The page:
Definition of ‘Batch Production’
The batch production method of manufacturing is one in which products are manufactured in batches usually to order. The batches can be of any size depending on the manufacturer and products.
Batch production operates on a production line, with products moving continuously along the line through various stages each of which needs to be completed before moving on to the next stage.
Batch production differs from mass production in that the production process is stopped at the end of a batch, and a new batch, usually of a different product, is then started, whereas mass production runs continuously on one product. The stoppage time between batches is referred to as downtime, and needs to be kept as short as possible.
Batch production scheduling is useful to a small business who can not afford and do not have the facilities to operate a continuous mass production line, but which needs to reduce the high setup time and costs which one off production would incur. For example, a small clothing business might use a batch production system to make variations in size and color.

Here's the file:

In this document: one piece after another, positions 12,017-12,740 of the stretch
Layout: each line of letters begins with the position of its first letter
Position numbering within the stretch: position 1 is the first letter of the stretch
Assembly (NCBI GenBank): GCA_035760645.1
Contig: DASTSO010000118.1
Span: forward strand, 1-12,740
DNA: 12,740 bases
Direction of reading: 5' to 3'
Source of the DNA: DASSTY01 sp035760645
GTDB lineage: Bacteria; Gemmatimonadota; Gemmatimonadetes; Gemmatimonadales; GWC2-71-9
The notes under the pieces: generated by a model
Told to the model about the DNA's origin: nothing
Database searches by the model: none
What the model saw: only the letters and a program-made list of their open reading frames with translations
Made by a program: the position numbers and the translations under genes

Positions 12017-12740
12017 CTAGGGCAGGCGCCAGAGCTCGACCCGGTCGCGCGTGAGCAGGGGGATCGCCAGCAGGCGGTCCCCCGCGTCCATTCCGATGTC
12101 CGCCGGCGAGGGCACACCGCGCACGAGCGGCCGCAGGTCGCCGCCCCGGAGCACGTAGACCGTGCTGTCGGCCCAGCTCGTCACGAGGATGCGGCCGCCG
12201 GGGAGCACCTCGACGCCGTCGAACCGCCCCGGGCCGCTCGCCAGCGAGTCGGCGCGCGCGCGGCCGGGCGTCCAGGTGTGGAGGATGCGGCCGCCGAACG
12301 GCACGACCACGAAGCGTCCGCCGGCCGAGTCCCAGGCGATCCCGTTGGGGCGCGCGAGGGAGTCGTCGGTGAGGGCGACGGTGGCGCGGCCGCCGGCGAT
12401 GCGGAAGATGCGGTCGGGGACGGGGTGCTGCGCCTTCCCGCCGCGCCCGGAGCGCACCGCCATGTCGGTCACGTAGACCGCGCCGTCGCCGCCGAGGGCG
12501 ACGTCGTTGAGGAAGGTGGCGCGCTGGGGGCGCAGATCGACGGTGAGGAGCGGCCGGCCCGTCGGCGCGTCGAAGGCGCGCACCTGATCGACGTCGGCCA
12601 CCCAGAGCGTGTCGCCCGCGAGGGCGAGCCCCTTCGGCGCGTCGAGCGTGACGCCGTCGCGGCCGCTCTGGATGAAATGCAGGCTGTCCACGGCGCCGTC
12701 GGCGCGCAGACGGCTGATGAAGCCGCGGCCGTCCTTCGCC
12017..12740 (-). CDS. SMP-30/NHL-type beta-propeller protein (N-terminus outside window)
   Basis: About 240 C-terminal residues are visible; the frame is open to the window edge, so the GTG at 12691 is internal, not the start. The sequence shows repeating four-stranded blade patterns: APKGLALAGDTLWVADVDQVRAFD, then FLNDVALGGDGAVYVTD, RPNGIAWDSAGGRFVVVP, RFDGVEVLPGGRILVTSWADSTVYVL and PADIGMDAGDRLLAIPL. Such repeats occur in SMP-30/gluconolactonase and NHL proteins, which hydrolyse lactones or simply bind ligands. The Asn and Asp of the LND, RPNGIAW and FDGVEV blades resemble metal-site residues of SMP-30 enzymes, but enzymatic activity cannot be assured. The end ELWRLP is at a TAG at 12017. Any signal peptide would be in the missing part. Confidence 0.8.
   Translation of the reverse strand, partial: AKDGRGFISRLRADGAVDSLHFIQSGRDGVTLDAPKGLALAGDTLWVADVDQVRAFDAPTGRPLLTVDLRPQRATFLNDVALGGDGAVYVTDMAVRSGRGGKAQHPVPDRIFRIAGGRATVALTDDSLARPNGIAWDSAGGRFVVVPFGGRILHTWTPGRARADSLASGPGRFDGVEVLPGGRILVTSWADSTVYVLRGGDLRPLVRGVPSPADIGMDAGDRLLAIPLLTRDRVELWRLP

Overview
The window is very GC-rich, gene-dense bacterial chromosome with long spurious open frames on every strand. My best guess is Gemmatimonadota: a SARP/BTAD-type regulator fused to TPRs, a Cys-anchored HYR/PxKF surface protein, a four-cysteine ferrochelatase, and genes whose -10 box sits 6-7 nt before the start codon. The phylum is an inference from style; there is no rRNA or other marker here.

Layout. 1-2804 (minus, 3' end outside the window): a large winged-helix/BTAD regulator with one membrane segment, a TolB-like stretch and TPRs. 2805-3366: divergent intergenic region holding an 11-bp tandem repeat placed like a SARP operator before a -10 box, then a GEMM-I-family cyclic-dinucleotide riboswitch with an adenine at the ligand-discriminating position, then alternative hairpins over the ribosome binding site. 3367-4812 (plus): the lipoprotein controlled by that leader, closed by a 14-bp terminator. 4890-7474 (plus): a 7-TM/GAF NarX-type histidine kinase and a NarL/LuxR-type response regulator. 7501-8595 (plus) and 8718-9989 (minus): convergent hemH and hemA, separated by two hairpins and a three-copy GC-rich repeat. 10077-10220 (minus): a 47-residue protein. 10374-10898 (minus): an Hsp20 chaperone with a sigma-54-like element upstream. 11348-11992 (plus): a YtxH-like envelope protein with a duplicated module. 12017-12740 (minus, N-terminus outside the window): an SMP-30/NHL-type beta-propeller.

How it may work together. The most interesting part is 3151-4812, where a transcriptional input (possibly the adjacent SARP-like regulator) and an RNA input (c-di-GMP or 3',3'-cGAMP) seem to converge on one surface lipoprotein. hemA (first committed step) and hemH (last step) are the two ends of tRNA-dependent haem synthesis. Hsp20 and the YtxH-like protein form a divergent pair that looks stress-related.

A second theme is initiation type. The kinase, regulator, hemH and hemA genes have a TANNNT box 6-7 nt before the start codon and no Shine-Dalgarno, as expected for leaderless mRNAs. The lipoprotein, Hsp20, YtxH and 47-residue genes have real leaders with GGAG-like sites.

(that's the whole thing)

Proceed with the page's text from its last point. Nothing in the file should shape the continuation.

Example of Batch Production
A good example of batch production is the bakery business. A small bakery business is limited by the amount of people and equipment is has, it cannot make individual products as that would be too expensive, and it does not have the capability or sales volume to operate a mass production line.
Instead the bakery operates a batch production system which allows it to make small batches of each product according to demand. For example, it might make a batch of one type of bread sufficient to fill the available ovens, before switching production to the next batch which might be a variation on the bread type.
For further information on this topic, see what Wikipedia has to say about batch production definition.
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